ok about nepal. I am living in Kathmandu---in the Thamel area---a very touristy area very busy, someone is always trying to sell me tiger balm, or a shirt orm out from 8am til about 9pm (tonight is the exception but you will see why below) because there is little power (sometimes none) and so that is that. Today marks my one week experience here and I have to say at the end of th week--i am so glad i have come.

My first 24 hours i desparately missed my cellphone---i longed to make a quick phone call to say hello, chat about whatever, etc etc. I also realized how dependent on my ipod i was---when i didn't have power to charge it and it was completely dead. Luckily i am able to charge it from 6pm -8pm so i can listen to my music before bed (you know how i am). it took a good 48 hours for me to let go of these, now seemingly silly, necessities. i have gotten over that, although finding a place that only charges 5 cents per minute to call, means i can call more frequently (although this has come to an end---keep reading) and proabably have this week. (Thanks to those who have answered!!!)

I'll start with my daily life this week (And please know this comes mostly from my journal): I wake up around 645 or 7am...i wake up to crows or dogs barking usually. or the luggeee (sp?) man who lives somewhere near by---it wasn't long before I became the luggee woman---the dust and pollution help create some good ones!!! SO i get out of bed and begin doing my "workout" this consists of wall sits, push ups, situps, pike ups, etc etc etc. i cannot run here due to smoke, dust, pollution so my work out is inside...without a gym. I then sometimes take a shower (nicola and court--you should be proud---its been 3 days!!!) but the hot water is solar power so really it would be better for me to do it in the afternoon but i just dont. then i will write, read, or pack up my stuff, etc. I head to breakfast usually around 845 even though they ask me to come later everday. I drink milk coffee which costs about 70 cents for a small point--and this is possibly the best coffee i've had in my entire life. in addition i have french toast, or toast (depending on the belly). Ratna, the man who drives me to work everyday, is always punctuional (i am constantly suprised when he is there) and takes me the scariest 25 minute drive to Chabahill---the name of the area of where the helpnig hands hospital is. I have gotten used to the roads, although the first few days were awful. The pot holes are as big as I am, there are people walking every where, motorbikes, other cars, somehow we have not hit anything (knock on wood). I honestly don't know how he does it, but I love him for it.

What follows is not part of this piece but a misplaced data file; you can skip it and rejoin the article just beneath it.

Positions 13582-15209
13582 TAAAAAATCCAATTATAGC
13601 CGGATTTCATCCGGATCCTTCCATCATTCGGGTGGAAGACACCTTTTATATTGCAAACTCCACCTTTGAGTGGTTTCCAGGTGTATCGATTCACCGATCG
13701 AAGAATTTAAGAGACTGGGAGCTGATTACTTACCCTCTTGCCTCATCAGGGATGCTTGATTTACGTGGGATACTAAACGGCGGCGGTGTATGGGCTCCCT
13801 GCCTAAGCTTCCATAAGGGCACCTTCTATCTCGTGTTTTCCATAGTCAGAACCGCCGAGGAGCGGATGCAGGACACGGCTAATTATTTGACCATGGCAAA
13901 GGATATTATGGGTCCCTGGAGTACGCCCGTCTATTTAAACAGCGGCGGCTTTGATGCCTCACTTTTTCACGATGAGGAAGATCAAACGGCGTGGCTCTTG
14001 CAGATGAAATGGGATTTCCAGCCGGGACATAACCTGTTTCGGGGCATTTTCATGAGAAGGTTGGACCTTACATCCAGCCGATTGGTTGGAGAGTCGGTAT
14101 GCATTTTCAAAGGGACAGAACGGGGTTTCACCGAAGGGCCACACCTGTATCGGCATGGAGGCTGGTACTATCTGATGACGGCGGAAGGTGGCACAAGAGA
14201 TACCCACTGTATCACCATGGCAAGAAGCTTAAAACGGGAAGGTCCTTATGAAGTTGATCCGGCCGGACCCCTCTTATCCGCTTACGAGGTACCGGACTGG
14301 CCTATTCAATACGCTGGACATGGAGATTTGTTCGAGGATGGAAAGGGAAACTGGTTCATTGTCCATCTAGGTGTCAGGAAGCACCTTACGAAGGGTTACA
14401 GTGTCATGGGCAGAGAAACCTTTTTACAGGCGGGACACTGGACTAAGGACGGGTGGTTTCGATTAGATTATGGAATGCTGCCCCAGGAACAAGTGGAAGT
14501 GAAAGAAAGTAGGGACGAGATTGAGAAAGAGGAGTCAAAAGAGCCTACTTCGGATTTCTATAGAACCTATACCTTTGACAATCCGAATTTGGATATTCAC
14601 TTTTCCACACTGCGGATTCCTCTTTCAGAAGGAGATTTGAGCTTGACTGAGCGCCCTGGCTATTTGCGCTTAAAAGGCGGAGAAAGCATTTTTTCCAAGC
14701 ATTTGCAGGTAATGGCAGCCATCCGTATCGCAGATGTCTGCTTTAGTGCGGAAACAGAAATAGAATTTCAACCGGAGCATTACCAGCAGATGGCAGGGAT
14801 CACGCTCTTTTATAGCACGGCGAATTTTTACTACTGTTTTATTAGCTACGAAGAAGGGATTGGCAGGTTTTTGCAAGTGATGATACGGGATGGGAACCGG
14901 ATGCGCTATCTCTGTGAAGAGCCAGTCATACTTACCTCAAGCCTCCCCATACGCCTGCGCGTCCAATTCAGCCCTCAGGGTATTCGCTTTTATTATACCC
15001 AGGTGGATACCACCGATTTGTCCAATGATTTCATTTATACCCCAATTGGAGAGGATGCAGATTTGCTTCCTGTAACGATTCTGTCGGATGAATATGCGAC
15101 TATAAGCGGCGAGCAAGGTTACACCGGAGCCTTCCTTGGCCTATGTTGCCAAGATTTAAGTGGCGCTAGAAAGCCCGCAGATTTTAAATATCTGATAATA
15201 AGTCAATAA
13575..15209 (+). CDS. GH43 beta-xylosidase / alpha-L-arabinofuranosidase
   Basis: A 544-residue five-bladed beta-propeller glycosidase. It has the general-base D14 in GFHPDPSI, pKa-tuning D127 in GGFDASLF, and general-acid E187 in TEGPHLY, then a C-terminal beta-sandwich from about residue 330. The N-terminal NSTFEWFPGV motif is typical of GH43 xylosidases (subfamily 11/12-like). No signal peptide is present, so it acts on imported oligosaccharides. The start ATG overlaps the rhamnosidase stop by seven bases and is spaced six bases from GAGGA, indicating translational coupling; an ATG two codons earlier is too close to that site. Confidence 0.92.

I arrive usually around 10am but the doc arrives around 1030 or so. I work in the outpatient clinic in the mornings---I have seen typhoid, hepatitis (type unknown--they dont bother figuring it out unless it lasts for a long time), many many many pnas and chronic coughs. Which brings me to the TB situation. The people here pretty much have TB. Young, old, etc it doesn't matter. And the people refused to take the medication---even when it was basically given to them. SO the gov't (more on that below) has instituted DOTS---a system that requires people to come to the hospital everyday---they sit, take their medications under a person's supervision and then they can leave. in return they get something reduced (rent or something). its crazy to see the line of people everyday. to see the outpatient doc--it costs 60 ruppees or about 85 cents. to see the OB/GYn--its a bit more expenisive---150 rupeees or about $1.75. crazy eh? to get a CBC its about a dollar. it is costly to the people, but not just low enough that they will pay. they come from all over teh country---one family took 10 hours trip to get there. the clinic has been open 4 months and they ahve seen already 20thousand patients. pretty good i think.